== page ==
This programme was funded by the Wellbeing for Longer in Glasgow fund through Impact Funding Partners.
Below are some short case studies from people who attended this group.
A. came to our taiko group because she was already doing voluntary work with Cassiltoun HA. She has a long background as a carer, especially for a young person. For six years she had cared for family members, a task that took all of her time and energy, leaving little if anything for her. She had fulfilled that role from when she was fifteen years old. She had not recognised how important and useful she was as she had felt a failure at school and more or less stopped going at that age. Another thing that contributed to her leaving school early was bullying. She had been bullied because she was a carer. She was bullied because she devoted herself and her time to looking after her family. “Coming to Taiko has given me confidence” she said. She also reported that her communication skills had improved and her willingness to speak up and ask questions. Previously she had always thought she was stupid and her questions were “not the right ones”. A. reported that the artist/teacher was really important. She compared him very favourably with all other “teachers” she had experienced. His supportive approach and ease with the group was especially important to her. Another aspect that A. highlighted was the benefit of working in a group and how supporting she found that dynamic. She emphasised the importance of the group not just seeing everyone as individuals. One of the most telling things that A. was keen to tell us was that the confidence that she has gained is not only for the time she is with Theatre Nemo and the group, it is a permanent change that she now feels in every aspect of her life. “Confidence sticks with people you know.”
L. has recently moved to Castlemilk having grown up in one of the leafier suburbs outside Glasgow. She knew that she was not part of the traditional community of Castlemilk and wanted to engage and feel involved. L. has had a variety of jobs and voluntary positions over the years but had primarily been a carer for her parents. She had no siblings to support her in that and did not have a partner either. She had felt very alone. When she moved to the Castlemilk area she realised that there was a real possibility of community spirit and that she could seek ways to join in with that or in effect be isolated. “You can live anywhere but need to do more” she said. Theatre Nemo and the Taiko drumming was an important part of that new engagement, in meeting people, having fun, enjoying being part of something and not being alone and isolated. L. brought more than she realised to the group as she had a wide range of experiences that she did not seem at first to have the confidence to value. Previously she had worked as a volunteer with Scottish Action for Refugees and had also worked in HMP Barlinnie. L. said, “This is a very big part of re-joining life” “It makes me feel alive” “It is not just banging drums, it is making friends”. L. complimented Hugh on his skills as a facilitator and teacher and mentioned that the collaboration with Cassiltoun Housing Association (CHA) was important too as through it she met Paddy the CHA outreach officer. That again provided her with more opportunities to engage with the community and feel part of things and valued. L. came to Theatre Nemo and the Taiko drumming with a positive attitude and felt that it had done what she hoped it would do and more. She said “I moved house to get a new start, and this is an important part of it” L’s last comment was that she was “also feeling the benefit of the physical workout” referring to the very physical nature of Taiko Drumming.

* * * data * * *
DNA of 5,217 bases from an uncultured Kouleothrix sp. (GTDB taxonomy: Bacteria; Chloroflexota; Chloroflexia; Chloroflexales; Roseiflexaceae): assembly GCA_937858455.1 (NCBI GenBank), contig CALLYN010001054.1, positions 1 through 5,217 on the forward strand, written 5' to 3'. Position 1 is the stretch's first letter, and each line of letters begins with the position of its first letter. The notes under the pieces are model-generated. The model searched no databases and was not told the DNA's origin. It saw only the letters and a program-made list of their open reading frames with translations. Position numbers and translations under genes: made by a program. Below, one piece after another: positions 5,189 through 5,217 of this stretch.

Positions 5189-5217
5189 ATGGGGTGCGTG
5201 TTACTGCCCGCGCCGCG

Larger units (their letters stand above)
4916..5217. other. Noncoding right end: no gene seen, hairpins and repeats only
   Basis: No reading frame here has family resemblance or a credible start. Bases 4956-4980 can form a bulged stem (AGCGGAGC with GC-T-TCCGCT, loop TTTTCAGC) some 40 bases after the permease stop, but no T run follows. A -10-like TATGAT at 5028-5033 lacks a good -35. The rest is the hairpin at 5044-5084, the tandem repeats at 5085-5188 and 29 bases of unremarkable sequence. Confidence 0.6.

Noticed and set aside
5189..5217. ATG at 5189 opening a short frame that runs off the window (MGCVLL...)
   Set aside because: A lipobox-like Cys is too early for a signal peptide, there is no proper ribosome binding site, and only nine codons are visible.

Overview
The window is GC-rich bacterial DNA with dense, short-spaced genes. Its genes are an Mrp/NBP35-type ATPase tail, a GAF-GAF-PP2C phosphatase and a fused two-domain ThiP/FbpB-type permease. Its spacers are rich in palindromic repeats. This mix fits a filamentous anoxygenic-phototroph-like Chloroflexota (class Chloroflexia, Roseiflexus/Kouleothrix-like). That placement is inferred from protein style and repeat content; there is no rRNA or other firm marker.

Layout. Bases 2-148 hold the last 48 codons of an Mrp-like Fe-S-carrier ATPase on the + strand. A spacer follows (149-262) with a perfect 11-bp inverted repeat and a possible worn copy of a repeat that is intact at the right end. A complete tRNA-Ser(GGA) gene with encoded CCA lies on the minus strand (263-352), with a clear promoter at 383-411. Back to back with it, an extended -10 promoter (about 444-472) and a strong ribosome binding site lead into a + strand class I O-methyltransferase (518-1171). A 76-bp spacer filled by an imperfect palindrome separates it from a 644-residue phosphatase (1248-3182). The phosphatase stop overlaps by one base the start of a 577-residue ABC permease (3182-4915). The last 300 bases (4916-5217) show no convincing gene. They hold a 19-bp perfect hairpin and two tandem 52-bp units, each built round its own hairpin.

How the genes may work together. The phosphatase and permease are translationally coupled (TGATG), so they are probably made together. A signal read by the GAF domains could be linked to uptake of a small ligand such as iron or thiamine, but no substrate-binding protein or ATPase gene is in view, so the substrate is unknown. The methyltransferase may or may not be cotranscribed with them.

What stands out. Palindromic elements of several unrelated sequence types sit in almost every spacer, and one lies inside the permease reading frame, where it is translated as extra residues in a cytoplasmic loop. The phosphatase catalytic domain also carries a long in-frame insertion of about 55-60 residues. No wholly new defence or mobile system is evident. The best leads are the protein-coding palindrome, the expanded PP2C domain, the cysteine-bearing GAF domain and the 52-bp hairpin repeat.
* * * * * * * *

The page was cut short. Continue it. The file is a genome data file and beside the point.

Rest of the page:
B. is a retired person who has experienced a stroke. His mobility had been severely impacted. He had been in hospital for 6 weeks recovering from his stroke but even than he left with limited mobility. Since retirement and prior to his stroke he had been very active in national Church matters making frequent visits to Edinburgh for meetings. He would walk from Waverley station to George Street with ease but his stroke made that difficult. He came to Taiko because he knew that it had both a fun musical side but was also quite physical and felt that the exercise would do him good, as would engaging with other people form his community. He had previously seen Taiko at Proms in the Park in 2005. At that time he had broken his leg and thought then that it could be good exercise. His house is 1.25 miles from Cassiltoun HA where the Taiko took place. At the beginning he very much struggled to make the journey on foot with the aid of a walking stick. After 10 sessions he was able to walk back and forward without the use of a stick. Whilst at the taiko sessions he had originally to sit for periods but found that after a few weeks he could stand throughout the session of 2 hours, with a short break for refreshments. He also reported a noticeable improvement in his balance after the drumming sessions. That balance improvement gave him further confidence and acted as a catalyst to more positive activity. B. really enjoyed the camaraderie of the sessions but he also reported that because of it he was able to return to the voluntary role he had with the Church of Scotland. No doubt that national role had benefit to the country’s wider community but it also gave him personal pride and a reason for being. His wellbeing was improved and it meant he could help improve life for others. Who would have thought so much could come from banging a drum?